“A tracking spell—did you embed it in something?” Mervyn asked. That would lend the spell the appearance of a wizard’s charm and suggest Callisto was a wizard, not a fairy.
“Of course,” Callisto said, sounding offended at Mervyn’s insinuation. “I’m not that careless.”
“I was just making sure,” Mervyn said, noting that down. “Do you still have it? Or did you extinguish it?”
“It went out when I found him,” Callisto said, and then he winced, half-raising a hand to his chest before clenching his fingers into a fist and dropping his hand back to his lap. “It was stupid, too. He’s got a lover or something and was too wrapped up in that to write or even realize he was supposed to be home.”
“Would you like me to find him?” Mervyn asked, though he was pretty sure he knew the answer to that. Non-consensual bindings were stupidly viewed as the bound fairy’s fault, when usually they were snatch-and-bind jobs like this.
“No,” Callisto said miserably, staring at his lap. “He was upset I was here in the first place; he’d just be angrier to know what happened.”
“As you wish,” Mervyn said. Perhaps he could get Denzil to help find the brother anyway. “What side effects does the heart charm have?”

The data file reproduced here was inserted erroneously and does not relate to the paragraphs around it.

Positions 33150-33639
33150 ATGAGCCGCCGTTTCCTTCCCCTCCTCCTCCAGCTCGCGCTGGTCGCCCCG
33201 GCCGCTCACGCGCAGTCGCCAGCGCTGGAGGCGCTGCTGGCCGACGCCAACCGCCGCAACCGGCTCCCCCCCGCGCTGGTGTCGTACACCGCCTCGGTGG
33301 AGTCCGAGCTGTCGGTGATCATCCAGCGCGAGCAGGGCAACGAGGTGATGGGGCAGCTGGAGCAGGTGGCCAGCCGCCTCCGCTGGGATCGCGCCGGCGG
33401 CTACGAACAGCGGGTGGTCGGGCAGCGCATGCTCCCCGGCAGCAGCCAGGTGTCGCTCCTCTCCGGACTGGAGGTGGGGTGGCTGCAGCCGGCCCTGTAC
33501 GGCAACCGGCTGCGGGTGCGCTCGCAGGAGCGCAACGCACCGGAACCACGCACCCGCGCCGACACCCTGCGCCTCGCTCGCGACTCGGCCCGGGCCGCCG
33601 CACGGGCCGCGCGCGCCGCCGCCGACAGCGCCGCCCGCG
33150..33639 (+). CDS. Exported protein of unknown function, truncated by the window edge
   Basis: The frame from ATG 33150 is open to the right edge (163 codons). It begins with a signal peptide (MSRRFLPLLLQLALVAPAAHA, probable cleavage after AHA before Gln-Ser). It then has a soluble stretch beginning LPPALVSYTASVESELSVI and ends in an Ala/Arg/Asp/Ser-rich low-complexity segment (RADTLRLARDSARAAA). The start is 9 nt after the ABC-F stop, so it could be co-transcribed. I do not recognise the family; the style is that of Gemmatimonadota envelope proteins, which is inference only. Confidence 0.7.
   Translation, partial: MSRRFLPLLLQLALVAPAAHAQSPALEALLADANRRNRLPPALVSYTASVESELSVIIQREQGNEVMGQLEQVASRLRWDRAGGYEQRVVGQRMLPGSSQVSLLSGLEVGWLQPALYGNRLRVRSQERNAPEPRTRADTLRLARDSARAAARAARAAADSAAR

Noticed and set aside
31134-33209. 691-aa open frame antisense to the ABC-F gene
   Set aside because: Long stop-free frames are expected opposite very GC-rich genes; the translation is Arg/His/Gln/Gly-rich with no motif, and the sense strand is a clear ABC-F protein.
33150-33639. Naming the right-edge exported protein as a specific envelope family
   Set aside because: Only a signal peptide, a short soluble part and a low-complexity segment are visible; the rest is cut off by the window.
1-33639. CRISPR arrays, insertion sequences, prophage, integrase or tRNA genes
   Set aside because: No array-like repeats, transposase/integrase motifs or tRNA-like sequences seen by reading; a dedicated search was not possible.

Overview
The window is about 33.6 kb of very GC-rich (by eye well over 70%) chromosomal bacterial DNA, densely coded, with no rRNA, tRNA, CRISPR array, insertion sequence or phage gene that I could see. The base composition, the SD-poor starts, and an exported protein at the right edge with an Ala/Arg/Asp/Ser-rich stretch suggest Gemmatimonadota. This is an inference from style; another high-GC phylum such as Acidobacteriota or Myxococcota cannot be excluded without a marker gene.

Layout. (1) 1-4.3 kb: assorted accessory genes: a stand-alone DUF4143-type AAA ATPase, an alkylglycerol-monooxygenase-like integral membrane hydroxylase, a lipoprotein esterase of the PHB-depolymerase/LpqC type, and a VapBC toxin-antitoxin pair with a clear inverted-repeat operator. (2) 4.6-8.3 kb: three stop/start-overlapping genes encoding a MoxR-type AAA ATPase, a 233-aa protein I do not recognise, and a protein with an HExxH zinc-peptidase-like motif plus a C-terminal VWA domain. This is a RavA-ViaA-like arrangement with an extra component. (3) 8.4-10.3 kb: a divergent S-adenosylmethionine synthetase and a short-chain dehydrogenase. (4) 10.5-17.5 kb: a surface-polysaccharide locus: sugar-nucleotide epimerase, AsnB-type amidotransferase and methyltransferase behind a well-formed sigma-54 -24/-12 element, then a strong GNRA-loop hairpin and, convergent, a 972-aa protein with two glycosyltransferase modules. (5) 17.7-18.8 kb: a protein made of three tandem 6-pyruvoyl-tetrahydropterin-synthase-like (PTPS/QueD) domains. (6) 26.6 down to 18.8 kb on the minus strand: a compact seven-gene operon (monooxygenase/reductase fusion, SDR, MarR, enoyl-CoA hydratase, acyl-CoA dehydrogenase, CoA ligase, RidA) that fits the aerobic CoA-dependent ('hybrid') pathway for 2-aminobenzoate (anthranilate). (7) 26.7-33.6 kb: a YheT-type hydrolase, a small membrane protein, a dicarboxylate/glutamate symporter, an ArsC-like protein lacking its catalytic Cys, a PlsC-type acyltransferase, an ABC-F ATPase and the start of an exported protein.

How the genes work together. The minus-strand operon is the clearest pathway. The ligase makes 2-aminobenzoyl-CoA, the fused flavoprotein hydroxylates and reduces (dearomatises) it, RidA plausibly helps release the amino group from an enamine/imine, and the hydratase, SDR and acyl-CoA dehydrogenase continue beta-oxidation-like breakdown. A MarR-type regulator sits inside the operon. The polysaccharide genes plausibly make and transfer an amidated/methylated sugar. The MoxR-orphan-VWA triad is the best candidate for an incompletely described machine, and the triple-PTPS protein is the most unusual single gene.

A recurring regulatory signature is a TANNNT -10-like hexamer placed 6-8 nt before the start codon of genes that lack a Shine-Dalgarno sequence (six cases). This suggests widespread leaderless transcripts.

“Side effects?” Callisto repeated, obviously thrown by the change in subject.
“The function is to draw energy from you and replace the beating of your heart. How else is it affecting you?” Mervyn asked, trying to not sound overly clinical but pretty sure he failed.
“Oh, um,” Callisto stammered, his pale cheeks gaining the faintest hint of color. “I’m cold?”
“All over or just your extremities?” Mervyn asked, making yet more notes.
“All over,” Callisto said, twisting his fingers together nervously. “It’s worse in my fingers though? And my feet. I think that’s why my fingers shake so much?”
“Could be,” Mervyn said, adding ‘shaky fingers’ to the list. “Any weakness? Shortness of breath?”
“Both, but only if I try to move too much or do a lot,” Callisto said, looking more miserable as Mervyn wrote that down. “It also hurts?”
“A lot or a little?” Mervyn asked, making a note to get a pain-blocking charm for Callisto as well as a warming charm.
“A lot,” Callisto said hesitantly, as though admitting a great weakness.